But our problem is more than a global societal problem, for human beings, too, are islands. Each of us must break the bonds and constraints that we place upon our own minds; no one can do this for us. We must break free of the self-imposed limits on our imagination and accomplishments. We can only conquer outer space by first conquering inner space--the space between our ears. We must, each of us, believe that we can conquer space because we can no longer afford to leave the colonization of space to future generations.

      We must all make the decision and commitment, individually, as a nation, as a world, to support any efforts to colonize space, either public or private. We must convince our leaders and the public of the necessity of space colonization. We can do this. We must. As former president John F. Kennedy might have said were he still alive, we choose to colonize space, not because it is easy, but because it is absolutely necessary to our survival.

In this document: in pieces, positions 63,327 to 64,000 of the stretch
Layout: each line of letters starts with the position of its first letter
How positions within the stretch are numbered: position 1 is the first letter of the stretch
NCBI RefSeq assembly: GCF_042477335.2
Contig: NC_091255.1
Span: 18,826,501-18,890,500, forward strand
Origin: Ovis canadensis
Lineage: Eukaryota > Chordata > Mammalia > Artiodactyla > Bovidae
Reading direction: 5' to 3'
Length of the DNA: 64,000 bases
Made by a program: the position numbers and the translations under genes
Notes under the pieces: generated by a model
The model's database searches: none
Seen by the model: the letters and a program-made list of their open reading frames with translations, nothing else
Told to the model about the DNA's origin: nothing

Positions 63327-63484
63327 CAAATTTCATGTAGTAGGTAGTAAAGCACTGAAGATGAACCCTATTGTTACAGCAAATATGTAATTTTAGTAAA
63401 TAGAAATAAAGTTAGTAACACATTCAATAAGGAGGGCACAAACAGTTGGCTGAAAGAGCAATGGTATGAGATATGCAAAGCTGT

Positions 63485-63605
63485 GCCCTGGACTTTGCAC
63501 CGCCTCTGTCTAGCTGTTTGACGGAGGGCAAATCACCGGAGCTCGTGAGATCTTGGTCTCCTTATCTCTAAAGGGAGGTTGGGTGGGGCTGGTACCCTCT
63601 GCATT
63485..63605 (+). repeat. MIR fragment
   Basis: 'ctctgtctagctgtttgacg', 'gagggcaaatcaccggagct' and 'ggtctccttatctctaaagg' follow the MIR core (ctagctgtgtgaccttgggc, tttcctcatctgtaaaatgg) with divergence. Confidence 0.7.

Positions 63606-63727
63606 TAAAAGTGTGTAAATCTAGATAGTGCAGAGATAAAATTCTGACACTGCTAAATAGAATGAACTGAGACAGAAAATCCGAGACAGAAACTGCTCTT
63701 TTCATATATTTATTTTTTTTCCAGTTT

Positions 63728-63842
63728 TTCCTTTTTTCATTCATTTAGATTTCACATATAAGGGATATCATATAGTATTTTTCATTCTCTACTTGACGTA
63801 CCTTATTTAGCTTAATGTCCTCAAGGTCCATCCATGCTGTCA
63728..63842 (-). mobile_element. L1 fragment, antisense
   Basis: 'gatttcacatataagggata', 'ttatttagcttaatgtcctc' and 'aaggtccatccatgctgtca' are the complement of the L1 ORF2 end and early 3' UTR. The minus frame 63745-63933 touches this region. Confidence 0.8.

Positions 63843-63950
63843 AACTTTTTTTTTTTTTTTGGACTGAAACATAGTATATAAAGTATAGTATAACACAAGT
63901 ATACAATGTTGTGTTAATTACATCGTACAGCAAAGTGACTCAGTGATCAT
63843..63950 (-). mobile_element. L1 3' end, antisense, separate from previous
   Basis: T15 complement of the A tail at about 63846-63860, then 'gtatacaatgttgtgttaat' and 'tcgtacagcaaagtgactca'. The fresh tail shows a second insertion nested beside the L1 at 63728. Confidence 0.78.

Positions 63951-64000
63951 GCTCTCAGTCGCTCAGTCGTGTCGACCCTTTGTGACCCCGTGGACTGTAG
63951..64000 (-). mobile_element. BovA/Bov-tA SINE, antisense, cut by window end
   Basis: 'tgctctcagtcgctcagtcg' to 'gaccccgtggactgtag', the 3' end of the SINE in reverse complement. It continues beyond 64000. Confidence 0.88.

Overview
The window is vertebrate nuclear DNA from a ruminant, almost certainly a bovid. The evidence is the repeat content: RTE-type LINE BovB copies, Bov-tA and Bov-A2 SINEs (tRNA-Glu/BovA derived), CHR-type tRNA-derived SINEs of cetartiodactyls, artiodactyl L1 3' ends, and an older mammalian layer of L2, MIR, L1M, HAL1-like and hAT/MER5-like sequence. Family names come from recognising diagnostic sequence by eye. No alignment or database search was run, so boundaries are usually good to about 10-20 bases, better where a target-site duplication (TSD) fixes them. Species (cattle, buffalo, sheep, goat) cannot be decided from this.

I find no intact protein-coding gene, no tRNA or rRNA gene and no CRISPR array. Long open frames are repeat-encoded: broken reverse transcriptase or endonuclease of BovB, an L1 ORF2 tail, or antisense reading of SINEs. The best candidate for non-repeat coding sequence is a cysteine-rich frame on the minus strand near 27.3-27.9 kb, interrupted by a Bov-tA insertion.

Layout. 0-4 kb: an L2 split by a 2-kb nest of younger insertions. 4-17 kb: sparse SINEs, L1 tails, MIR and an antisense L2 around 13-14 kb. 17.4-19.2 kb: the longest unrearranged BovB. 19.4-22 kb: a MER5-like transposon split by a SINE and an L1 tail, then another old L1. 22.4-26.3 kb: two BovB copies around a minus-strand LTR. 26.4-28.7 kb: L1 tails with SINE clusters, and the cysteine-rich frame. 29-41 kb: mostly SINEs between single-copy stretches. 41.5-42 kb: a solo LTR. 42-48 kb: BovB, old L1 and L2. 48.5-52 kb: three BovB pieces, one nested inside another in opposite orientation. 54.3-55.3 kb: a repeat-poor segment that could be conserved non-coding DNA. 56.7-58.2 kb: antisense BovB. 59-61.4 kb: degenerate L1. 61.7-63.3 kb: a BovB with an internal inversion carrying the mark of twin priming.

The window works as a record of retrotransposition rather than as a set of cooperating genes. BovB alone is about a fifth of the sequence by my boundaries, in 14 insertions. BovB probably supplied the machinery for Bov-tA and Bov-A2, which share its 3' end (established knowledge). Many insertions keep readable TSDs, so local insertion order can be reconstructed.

Well I dreamed I saw the silver spaceships flying in the yellow haze of the sun
There were children crying and colors flying all around the chosen ones
All in a dream, all in a dream, the loading had begun
Flying mother nature’s silver seed to a new home in the sun
Flying mother nature’s silver seed to a new home

                                    From the song “After the Gold Rush” by Neil Young.

Previous Page                                            Next Page

Start  |  Introduction  |  Part One: Islands  |  Part Two: Do or Die  |  Part Three: Send in the Clones

Click here to E-mail me.
© 1999, Site Design by Bill Allyn